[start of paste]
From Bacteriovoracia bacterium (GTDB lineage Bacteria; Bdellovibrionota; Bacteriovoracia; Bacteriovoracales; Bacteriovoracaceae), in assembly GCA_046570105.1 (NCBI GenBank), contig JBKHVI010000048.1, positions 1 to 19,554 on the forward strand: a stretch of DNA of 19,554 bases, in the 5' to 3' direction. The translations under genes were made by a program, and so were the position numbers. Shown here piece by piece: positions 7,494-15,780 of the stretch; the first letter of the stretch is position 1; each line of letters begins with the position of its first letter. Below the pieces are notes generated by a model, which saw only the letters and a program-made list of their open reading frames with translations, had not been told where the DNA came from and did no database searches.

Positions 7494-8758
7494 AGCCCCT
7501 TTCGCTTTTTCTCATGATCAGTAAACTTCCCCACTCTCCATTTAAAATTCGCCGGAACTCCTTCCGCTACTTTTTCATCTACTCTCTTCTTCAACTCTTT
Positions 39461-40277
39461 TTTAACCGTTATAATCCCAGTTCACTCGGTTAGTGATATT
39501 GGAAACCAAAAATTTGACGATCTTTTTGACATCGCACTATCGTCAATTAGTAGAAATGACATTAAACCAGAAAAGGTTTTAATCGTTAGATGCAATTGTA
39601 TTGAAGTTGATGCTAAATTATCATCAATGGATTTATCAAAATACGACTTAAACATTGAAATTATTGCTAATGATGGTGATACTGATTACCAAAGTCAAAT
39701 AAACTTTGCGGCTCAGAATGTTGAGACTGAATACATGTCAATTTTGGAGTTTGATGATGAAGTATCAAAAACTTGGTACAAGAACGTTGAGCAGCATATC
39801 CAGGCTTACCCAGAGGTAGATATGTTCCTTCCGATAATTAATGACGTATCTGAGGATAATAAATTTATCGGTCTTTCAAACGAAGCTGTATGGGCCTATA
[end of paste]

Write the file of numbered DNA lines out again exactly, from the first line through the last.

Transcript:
From Bacteriovoracia bacterium (GTDB lineage Bacteria; Bdellovibrionota; Bacteriovoracia; Bacteriovoracales; Bacteriovoracaceae), in assembly GCA_046570105.1 (NCBI GenBank), contig JBKHVI010000048.1, positions 1 to 19,554 on the forward strand: a stretch of DNA of 19,554 bases, in the 5' to 3' direction. The translations under genes were made by a program, and so were the position numbers. Shown here piece by piece: positions 7,494-15,780 of the stretch; the first letter of the stretch is position 1; each line of letters begins with the position of its first letter. Below the pieces are notes generated by a model, which saw only the letters and a program-made list of their open reading frames with translations, had not been told where the DNA came from and did no database searches.

Positions 7494-8758
7494 AGCCCCT
7501 TTCGCTTTTTCTCATGATCAGTAAACTTCCCCACTCTCCATTTAAAATTCGCCGGAACTCCTTCCGCTACTTTTTCATCTACTCTCTTCTTCAACTCTTT
Positions 39461-40277
39461 TTTAACCGTTATAATCCCAGTTCACTCGGTTAGTGATATT
39501 GGAAACCAAAAATTTGACGATCTTTTTGACATCGCACTATCGTCAATTAGTAGAAATGACATTAAACCAGAAAAGGTTTTAATCGTTAGATGCAATTGTA
39601 TTGAAGTTGATGCTAAATTATCATCAATGGATTTATCAAAATACGACTTAAACATTGAAATTATTGCTAATGATGGTGATACTGATTACCAAAGTCAAAT
39701 AAACTTTGCGGCTCAGAATGTTGAGACTGAATACATGTCAATTTTGGAGTTTGATGATGAAGTATCAAAAACTTGGTACAAGAACGTTGAGCAGCATATC
39801 CAGGCTTACCCAGAGGTAGATATGTTCCTTCCGATAATTAATGACGTATCTGAGGATAATAAATTTATCGGTCTTTCAAACGAAGCTGTATGGGCCTATA